It’s always nice to see a company take the potential disabilities of their fans into account when designing hardware or software. For example, as someone who’s completely deaf in one ear and hard-of-hearing in the other, it’s always nice to see subtitles included for a game. US-based Peter Byrne had a disability of another nature entirely, and frustration drove him to eventually contact Sony to see if they could help him out.
Byrne was born with cerebral palsy, a movement disorder that can oftentimes result in poor coordination, stiff/weak muscles and tremors. Because of the way the disease locks up the muscles in his left hand, he often has trouble with Sony’s DualShock 4 controller which has a sensitive touch pad on the top for gesture controls. Amazingly, one Sony employee got back to him on the issue, and promised to personally construct a controller that would work around the issue.
Alex Nawabi, head of retail marketing operations for Sony America, wrote back to Byrne to find out more about the issue, and promised to personally tackle the problem and find a solution that would work for Byrne. Nawabi ended up taking apart three controllers and spending ten hours on a hardware workaround for the touchpad issue. He eventually ended up disabling it, and installed a small button on the right-hand side of the controller to act as the click button on the touchpad.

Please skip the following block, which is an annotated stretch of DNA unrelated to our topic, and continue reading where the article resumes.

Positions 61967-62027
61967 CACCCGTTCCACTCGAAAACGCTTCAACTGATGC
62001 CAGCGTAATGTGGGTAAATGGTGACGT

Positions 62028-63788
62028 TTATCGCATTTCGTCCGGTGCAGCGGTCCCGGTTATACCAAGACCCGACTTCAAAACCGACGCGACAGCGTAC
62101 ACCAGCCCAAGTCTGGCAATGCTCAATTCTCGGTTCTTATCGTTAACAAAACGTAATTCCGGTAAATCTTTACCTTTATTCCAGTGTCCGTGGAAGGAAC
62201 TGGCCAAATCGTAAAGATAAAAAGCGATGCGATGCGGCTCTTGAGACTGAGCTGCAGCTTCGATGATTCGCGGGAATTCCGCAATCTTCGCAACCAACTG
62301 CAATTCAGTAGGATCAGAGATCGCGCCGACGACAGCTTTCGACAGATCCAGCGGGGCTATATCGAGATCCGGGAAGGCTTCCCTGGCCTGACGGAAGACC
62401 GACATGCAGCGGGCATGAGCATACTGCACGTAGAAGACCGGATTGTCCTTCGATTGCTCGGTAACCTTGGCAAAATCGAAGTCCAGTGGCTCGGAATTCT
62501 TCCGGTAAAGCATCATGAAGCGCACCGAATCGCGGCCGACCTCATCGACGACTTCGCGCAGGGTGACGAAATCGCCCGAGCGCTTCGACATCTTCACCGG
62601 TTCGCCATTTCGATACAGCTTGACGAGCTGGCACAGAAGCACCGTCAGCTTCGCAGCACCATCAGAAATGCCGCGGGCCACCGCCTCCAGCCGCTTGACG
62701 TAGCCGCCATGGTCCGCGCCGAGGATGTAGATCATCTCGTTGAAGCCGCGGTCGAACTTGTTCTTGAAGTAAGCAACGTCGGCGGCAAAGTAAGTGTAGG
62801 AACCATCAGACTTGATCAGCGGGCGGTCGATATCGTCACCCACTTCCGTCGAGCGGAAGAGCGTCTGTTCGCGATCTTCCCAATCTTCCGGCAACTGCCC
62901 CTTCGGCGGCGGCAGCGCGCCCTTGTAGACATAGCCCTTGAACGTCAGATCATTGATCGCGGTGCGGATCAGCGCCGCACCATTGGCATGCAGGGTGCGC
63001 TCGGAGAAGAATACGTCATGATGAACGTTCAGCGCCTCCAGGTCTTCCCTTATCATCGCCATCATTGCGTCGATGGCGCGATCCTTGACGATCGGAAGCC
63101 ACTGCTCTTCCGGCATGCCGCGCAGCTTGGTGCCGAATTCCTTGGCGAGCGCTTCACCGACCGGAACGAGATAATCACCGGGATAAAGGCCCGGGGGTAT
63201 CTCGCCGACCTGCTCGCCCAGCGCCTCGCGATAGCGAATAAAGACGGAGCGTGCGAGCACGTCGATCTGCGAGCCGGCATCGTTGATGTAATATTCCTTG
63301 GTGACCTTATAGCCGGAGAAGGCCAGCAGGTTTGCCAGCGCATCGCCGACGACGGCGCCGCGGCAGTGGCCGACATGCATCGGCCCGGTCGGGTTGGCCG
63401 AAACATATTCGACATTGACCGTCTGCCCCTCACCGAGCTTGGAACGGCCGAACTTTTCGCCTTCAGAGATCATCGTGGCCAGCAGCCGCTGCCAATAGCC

Once he was satisfied that it was working, Nawabi contacted Byrne again and told him a fib – that he was unsuccessful with the issue – and would send along a bag of goodies from Sony instead. A week later, the bag of goodies arrived on Byrne’s doorstep, and inside was the modified controller, some other goodies, and a letter from Nawabi explaining what he’d done, and asked for feedback to build a second unit later on.
For now, there’s no warranty associated with the controller, and it’s definitely a one-of-a-kind thing for now, but it’s quite possible that Byrne’s second controller will end up having full warranty support and coverage by Sony. I’d really like to see these kinds of things being made possible by peripherals manufacturers, because it’s difficult for gamers who are physically disabled to find something that allows them to enjoy their hobby fully.